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HELL GATE: Bridge Over Troubled Waters

Jeffrey Syken

It’s one of the greatest bridges - in a city known for great bridges - and the masterpiece of a legendary bridge engineer. Intended to be the “Eastern Entrance” to New York City (via the treacherous Hell Gate Strait), the Hell Gate Arch Bridge is one of three spans (Hell Gate, Little Hell Gate and Bronx Kill) comprising the “East River Bridge Division” of the New York Connecting Railroad. Conceived by Alexander J. Cassatt, President of the Pennsylvania Railroad (PaRR), it would be the means by which the “Pennsy” would gain access to America’s great metropolis. The grand scheme called for a pair of tunnels under the Hudson River whereby electric trains would serve a great “Pennsylvania Station” on Manhattan’s West Side. Acquired by the PaRR in 1900, the Long Island Railroad would be integrated into the PaRR system via a pair of tunnels under the East River, also accessing Penn Station. Another pair of tunnels under the East River would serve passenger trains from New England and points north while freight trains would traverse Queens and Brooklyn to a Bay Ridge (Brooklyn) Terminal and, by train ferry, connect to the PaRR’s Greenville Terminal, in New Jersey.

The key to it all was the successful spanning of Hell Gate Strait. The man selected by Cassatt was an Austrian immigrant whose first job in America was as a mason, working on the 1876 Centennial Exhibition in Philadelphia. His technical prowess soon led him to a career that, by the turn-of-the-century, recognized Gustav Lindenthal as America’s premier bridge engineer. Considering several bridge types, Lindenthal recognized that a monumental arch would be most appropriate. So impressed was Dr. J.J.C. Bradfield upon observing the Hell Gate Arch under construction, he decided an arch would be more appropriate than the cantilever he was planning for spanning Sydney Harbor. Lindenthal, who had served as NYC’s first Bridge Commissioner, assembled a dedicated and capable team of assistants. A young Swiss named Othmar H. Ammann, would serve as his First Assistant. They had met during the construction of the Queensboro Bridge, while Lindenthal was NYC Bridge Commissioner. The two men’s destinies would, thereafter, be intertwined. Another engineering staff member was David B. Steinman, who would go on to become one of the great bridge engineers of the 20th century, along with Ammann. It was Steinman who oversaw the historic “True Stress” measurements of the Hell Gate Arch.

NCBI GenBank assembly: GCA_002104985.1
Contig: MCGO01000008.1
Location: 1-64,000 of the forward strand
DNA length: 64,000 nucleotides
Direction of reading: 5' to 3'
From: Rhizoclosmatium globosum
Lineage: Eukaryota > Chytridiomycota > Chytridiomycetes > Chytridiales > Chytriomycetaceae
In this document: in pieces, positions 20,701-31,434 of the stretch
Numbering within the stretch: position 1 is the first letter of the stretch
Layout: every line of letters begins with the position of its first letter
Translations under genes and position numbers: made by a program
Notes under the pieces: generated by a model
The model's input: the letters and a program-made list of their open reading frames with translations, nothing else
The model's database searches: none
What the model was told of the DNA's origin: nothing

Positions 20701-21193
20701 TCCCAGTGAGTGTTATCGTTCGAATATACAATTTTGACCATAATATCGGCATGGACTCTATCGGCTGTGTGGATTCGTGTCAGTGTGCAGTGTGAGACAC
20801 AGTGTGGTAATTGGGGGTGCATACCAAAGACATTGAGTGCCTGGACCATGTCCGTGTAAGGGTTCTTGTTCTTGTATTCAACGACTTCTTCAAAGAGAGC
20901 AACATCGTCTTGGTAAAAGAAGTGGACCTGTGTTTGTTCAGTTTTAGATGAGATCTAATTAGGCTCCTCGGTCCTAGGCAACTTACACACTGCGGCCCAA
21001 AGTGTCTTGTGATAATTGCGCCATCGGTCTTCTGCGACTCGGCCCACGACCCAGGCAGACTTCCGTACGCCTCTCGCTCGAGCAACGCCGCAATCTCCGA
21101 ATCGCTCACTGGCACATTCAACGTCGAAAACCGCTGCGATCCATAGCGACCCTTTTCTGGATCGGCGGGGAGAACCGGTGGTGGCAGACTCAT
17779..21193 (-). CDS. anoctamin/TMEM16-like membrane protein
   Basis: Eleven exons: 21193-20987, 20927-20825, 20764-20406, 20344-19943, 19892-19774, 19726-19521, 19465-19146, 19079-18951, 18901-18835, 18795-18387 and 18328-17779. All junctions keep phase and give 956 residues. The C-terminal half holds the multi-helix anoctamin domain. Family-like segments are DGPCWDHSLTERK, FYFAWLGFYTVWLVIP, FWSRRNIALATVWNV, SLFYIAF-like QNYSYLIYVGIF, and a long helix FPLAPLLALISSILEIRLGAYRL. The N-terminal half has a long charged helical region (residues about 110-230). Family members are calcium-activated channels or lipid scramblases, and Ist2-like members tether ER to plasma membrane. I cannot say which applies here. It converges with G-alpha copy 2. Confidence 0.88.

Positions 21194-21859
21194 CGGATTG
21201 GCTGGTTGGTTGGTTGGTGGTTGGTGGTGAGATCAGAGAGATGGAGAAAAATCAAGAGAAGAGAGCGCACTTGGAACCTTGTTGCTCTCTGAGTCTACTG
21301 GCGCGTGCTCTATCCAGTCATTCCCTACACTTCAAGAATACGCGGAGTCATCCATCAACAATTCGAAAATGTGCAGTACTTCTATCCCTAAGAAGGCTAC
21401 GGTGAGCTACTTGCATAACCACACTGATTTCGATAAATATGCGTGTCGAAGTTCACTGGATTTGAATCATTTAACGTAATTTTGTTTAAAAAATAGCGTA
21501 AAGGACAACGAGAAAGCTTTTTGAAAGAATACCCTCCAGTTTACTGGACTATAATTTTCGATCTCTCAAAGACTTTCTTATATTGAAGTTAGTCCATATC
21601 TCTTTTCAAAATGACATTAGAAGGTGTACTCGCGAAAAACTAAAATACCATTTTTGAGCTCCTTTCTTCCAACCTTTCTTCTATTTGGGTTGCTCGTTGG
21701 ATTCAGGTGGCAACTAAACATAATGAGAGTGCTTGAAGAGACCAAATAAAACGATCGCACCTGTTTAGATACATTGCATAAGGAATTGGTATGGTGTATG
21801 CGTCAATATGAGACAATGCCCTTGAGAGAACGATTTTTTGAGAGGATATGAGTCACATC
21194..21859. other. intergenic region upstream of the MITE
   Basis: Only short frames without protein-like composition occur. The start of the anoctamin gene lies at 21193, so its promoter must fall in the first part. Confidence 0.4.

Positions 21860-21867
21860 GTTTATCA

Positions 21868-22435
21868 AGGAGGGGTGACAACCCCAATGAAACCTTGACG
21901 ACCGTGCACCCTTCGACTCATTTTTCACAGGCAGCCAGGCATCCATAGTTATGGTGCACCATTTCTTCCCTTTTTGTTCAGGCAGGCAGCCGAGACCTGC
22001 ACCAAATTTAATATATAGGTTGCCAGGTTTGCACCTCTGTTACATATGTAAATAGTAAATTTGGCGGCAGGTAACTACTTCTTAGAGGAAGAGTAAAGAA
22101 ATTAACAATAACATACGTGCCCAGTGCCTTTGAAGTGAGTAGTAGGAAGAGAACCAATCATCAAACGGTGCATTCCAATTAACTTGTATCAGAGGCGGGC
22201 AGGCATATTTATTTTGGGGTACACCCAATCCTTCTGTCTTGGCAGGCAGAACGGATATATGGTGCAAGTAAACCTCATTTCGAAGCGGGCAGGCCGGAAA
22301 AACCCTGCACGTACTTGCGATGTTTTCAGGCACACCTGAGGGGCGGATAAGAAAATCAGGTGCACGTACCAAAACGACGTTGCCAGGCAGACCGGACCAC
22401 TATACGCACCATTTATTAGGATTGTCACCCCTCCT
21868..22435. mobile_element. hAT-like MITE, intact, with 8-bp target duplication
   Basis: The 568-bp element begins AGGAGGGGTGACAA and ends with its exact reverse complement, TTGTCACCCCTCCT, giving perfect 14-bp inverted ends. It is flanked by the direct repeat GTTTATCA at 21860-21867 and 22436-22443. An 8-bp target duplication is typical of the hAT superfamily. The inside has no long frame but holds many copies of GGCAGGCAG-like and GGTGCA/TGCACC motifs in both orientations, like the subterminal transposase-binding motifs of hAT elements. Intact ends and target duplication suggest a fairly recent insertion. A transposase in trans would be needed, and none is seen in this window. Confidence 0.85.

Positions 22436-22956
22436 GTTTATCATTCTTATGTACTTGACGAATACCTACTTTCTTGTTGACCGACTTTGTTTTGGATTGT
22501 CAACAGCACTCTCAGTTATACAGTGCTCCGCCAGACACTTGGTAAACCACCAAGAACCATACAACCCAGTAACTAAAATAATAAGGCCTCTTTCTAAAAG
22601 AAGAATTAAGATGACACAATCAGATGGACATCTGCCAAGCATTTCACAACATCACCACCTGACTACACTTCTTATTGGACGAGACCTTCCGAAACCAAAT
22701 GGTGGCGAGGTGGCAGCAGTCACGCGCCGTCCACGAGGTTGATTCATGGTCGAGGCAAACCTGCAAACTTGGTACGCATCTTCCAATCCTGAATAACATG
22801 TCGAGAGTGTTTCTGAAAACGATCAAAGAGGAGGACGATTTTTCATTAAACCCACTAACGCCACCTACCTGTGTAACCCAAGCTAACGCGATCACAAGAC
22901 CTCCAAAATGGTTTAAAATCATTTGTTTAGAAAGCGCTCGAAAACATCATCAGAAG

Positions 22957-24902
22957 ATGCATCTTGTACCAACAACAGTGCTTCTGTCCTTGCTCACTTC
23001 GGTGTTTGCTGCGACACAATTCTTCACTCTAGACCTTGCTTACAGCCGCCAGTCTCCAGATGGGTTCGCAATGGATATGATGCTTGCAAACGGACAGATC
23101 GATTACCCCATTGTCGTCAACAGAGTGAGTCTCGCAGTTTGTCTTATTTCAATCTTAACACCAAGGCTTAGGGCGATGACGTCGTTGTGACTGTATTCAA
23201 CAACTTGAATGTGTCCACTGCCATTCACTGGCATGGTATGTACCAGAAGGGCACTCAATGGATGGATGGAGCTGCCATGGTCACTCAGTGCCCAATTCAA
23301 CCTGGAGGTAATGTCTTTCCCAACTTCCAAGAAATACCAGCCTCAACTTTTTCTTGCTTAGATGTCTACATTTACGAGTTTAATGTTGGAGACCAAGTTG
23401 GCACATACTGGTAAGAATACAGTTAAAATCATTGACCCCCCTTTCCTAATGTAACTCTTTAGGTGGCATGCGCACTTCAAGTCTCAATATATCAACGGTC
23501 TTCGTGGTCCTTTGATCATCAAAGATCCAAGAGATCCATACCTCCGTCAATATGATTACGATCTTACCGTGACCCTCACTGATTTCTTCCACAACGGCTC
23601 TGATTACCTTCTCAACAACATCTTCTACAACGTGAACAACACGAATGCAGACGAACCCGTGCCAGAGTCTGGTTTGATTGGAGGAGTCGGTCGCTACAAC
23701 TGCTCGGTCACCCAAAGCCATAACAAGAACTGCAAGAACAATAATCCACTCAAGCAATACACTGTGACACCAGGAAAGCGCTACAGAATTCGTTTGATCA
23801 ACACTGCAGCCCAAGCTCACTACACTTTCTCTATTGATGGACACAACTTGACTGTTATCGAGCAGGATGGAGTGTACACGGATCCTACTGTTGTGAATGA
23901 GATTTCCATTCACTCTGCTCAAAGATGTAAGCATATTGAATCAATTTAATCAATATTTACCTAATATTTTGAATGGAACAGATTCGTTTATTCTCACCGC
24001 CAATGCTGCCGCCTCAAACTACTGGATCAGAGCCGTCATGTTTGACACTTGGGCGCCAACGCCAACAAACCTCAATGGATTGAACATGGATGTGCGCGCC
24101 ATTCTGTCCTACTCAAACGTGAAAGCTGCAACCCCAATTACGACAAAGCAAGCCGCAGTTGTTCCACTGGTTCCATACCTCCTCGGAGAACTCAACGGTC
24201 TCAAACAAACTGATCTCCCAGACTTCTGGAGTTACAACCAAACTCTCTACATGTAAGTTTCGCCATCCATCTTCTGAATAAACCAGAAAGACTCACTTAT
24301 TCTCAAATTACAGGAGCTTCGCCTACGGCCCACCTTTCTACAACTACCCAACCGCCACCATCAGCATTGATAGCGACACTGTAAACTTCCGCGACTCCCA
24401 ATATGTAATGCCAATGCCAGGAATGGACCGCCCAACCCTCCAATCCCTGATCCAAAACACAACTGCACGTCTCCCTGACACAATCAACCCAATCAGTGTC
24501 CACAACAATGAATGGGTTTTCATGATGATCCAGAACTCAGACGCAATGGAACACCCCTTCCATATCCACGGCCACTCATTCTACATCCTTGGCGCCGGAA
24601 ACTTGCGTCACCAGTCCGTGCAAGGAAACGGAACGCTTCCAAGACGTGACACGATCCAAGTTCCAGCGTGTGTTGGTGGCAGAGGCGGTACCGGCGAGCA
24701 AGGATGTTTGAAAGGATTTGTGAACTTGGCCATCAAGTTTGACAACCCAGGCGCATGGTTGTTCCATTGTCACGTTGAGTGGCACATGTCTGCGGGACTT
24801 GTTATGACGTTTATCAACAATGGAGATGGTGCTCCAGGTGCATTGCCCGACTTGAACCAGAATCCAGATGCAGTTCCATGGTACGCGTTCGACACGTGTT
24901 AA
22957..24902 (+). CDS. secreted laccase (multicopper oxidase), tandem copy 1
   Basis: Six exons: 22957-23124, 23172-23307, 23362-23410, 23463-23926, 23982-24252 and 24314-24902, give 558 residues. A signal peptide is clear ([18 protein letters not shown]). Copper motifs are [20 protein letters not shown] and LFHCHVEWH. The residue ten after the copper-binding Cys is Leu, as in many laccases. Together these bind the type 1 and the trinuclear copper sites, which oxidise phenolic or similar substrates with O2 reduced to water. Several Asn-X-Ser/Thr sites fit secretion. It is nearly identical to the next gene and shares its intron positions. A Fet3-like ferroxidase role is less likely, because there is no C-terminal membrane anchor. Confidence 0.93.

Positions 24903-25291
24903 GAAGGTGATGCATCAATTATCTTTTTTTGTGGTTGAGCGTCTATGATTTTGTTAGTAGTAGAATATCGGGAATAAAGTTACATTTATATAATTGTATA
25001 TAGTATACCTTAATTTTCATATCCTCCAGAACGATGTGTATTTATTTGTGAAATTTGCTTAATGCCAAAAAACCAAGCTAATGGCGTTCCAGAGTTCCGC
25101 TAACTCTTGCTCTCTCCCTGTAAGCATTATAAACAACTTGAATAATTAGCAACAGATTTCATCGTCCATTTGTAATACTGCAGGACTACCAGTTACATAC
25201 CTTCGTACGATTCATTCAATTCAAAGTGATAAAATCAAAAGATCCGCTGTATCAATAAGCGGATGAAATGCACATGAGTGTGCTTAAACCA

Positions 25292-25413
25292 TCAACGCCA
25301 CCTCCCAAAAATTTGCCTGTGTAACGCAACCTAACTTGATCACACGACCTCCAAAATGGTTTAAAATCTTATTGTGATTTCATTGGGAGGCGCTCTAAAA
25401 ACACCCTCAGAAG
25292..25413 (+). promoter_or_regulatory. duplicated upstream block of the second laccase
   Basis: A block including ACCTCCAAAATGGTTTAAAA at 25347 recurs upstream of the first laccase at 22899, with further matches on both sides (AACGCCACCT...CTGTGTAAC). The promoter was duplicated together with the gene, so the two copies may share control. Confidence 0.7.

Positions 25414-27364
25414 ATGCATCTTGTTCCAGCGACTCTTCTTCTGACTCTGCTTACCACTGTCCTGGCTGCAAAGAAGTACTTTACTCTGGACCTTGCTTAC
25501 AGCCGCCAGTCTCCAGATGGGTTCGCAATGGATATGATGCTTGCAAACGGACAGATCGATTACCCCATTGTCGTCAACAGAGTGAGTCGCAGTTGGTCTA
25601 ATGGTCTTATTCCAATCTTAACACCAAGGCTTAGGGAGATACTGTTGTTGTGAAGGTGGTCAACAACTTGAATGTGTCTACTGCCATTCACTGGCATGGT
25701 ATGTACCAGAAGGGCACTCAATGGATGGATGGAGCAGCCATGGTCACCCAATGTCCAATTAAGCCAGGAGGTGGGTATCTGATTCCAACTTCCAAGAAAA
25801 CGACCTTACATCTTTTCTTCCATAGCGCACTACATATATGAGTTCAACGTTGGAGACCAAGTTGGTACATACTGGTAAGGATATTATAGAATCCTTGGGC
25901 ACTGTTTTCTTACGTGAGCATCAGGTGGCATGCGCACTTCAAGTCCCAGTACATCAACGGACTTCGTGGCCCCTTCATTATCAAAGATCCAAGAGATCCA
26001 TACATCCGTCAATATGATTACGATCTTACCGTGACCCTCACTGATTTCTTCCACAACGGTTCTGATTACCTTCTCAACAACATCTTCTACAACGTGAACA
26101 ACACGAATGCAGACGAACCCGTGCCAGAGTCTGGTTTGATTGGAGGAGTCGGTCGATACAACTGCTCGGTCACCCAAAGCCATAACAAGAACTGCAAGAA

The design was thoroughly considered and perfected, construction began in 1912 and was completed in 1917. Because the Hell Gate Strait was/is an important navigable waterway, navigation could not be hindered in any way. Thus, back-stay trusses would restrain each half of the arch from rotating on its pair of hinges as a pair of creeper cranes constructed the arch-truss (while ascending the upper chord/s). Upon closing of the arch (in October 1915), the arch became self-supporting and the suspenders and road deck could be installed (as the creeper crane/s descended each arch-half). The result was a four-track configuration that could handle the heaviest trains while traveling at full speed. To Astoria, Queens (on the Long Island side), the image of the bridge has become symbolic of the neighborhood itself. The natural stepping stone both Randalls and Wards Island provided in connecting Long Island to the Bronx would be used once again, this time for a vehicle bridge. The Triborough Bridge (now known as the Robert F. Kennedy Bridge) would parallel the Hell Gate Bridges and Viaducts with an additional connection to Manhattan via a complex “Flying Junction” and the Harlem River Lift Bridge. Completed in 1936, Gustav Lindenthal’s fears that his greatest work would be marred by “a suspension bridge of cheap pole and washline architecture,” in close proximity, went unrealized.

This course includes a multiple-choice quiz at the end, which is designed to enhance the understanding of the course materials.

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